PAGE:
- Integration. The smart grid is driving the need to integrate IT, OT and OS systems. With the tsunami of data, it is forcing the IT, OT and OS areas to work together to implement data warehouses and data analytic/business analytic tools to improve the value of information and help organizations to make key business decisions.
- Takes time. It takes baby steps to build trust and confidence. This type of project should be implemented in stages. At the end of each stage, review the lessons learned and make adjustments where needed. Validate the benefits and service levels.
- Time is money. Answer the following questions: Is this the right time? What is the return on investment (ROI)? How can resources and skill sets be optimized? It is recommended doing a cost-benefit analysis. Even if the ROI is not favorable, consider implementing a governance model to open the lines of communication between the technical areas. It will save time and money in the future.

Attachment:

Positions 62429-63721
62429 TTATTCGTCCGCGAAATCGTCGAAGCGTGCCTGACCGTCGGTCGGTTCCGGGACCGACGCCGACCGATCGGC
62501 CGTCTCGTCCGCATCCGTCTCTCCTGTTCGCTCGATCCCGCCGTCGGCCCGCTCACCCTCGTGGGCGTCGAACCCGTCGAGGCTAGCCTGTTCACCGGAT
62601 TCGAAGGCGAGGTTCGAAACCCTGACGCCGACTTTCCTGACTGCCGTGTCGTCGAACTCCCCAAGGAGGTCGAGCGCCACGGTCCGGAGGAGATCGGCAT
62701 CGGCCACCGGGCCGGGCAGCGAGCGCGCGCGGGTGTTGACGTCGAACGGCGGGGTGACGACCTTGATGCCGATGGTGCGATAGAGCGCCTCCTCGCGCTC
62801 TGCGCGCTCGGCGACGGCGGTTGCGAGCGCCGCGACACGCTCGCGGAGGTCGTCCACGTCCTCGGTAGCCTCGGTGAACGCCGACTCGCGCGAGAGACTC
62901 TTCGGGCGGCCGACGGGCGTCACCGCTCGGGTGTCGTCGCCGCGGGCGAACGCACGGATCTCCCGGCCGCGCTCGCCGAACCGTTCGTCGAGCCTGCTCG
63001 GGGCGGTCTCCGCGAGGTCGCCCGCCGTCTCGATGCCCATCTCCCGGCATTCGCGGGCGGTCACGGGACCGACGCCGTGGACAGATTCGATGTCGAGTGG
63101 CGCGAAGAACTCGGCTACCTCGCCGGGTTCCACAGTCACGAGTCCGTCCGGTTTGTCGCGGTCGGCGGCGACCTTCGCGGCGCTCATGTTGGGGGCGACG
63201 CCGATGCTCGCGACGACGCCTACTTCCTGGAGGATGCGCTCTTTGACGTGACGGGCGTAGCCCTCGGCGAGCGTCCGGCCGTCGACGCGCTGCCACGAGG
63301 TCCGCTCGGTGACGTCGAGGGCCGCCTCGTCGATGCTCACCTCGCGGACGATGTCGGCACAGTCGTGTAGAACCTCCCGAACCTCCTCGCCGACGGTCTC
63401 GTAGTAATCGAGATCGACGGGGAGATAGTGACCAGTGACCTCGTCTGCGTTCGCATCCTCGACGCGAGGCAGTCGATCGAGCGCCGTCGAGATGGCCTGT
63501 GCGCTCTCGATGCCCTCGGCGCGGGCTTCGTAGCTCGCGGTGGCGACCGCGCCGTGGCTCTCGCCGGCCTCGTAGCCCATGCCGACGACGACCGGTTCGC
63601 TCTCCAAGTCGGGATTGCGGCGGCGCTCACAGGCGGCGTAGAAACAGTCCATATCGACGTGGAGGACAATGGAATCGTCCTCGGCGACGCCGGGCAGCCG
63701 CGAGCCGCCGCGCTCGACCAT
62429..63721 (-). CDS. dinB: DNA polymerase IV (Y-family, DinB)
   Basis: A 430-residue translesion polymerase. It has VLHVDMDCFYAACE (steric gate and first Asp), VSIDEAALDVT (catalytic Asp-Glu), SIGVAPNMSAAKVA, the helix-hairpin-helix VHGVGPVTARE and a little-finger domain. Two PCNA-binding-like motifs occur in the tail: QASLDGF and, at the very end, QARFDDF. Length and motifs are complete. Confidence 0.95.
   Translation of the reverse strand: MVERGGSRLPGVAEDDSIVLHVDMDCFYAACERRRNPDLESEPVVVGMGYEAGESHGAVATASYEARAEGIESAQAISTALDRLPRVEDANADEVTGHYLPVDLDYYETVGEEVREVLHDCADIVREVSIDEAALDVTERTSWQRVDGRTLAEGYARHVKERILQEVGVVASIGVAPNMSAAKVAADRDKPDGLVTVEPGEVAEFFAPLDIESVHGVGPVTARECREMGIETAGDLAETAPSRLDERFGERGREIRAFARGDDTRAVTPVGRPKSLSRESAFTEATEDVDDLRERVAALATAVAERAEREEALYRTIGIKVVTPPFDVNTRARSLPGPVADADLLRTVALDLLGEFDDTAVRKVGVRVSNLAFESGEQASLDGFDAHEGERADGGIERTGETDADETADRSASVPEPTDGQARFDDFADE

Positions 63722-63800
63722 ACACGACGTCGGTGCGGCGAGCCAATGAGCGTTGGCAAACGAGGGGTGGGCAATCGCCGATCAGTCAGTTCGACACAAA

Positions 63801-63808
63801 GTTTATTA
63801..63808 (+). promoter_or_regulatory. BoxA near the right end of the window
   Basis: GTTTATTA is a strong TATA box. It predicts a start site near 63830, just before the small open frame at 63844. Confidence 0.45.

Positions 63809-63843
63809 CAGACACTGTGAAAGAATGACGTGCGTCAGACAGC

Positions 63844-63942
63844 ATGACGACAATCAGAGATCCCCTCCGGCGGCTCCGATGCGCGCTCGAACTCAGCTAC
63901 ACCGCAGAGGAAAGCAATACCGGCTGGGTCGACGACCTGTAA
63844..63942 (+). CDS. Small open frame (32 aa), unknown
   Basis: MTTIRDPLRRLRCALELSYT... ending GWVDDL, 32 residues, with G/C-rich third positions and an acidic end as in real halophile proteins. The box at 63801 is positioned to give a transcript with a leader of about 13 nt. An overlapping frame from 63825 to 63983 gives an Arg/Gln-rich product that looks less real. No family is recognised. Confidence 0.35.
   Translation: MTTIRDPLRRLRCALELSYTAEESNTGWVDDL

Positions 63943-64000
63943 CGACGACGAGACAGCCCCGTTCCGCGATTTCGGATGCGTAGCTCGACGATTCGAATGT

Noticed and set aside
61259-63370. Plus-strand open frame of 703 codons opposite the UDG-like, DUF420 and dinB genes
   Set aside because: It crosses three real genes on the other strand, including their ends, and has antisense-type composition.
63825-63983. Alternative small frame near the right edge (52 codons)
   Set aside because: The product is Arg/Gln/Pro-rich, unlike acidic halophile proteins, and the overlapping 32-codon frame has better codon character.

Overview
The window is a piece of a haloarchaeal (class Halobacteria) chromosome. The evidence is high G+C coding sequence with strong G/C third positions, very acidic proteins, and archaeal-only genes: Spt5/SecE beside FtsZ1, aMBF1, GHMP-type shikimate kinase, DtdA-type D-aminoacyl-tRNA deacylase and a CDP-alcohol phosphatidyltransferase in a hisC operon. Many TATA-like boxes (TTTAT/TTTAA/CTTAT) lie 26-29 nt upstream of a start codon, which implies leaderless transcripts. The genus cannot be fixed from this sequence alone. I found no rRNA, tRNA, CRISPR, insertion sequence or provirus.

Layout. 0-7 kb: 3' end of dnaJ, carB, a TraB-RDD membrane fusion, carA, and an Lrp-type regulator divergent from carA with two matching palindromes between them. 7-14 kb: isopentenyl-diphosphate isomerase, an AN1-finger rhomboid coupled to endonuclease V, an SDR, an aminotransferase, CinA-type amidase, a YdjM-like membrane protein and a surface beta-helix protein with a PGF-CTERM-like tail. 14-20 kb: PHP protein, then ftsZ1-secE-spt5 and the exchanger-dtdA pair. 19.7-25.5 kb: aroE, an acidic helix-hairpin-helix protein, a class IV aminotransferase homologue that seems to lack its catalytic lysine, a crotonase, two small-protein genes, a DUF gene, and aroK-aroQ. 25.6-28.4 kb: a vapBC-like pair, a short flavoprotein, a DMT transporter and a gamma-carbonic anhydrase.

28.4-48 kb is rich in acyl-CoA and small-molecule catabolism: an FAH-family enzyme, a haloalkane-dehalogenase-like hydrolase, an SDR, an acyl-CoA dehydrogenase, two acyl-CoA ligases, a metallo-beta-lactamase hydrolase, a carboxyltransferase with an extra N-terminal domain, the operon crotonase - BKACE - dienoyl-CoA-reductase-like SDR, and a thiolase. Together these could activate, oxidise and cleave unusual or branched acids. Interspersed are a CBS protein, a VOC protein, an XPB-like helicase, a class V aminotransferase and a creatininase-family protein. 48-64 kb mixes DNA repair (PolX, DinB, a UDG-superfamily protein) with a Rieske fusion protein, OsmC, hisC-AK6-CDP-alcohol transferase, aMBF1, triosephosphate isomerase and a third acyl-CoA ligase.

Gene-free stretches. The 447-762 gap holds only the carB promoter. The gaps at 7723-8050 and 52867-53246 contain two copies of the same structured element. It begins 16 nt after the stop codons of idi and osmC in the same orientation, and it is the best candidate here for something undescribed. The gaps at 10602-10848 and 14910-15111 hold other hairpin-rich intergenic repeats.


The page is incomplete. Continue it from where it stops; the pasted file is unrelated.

- Resource planning. Many utilities are faced with an aging workforce. Consider optimizing resources and skill sets between IT, OT and OS. For example, consider having OT support the real-time applications and leverage IT for infrastructure support or enterprise applications. Leverage each area’s strengths and look for opportunities to consolidate or train other areas on best practices. For example, train OT and OS on IT’s SDLC, programming standards and project management methods. OT and OS can help IT to be more successful with integrating enterprise systems with OT and OS.
- Optimized work flows.Timely and accurate as-built (and as-operated) asset models are critical for DMS and OMS to improve system reliability and outage restoration time. It is important the departments responsible for these work processes understand the big picture and the impacts to other applications and work processes.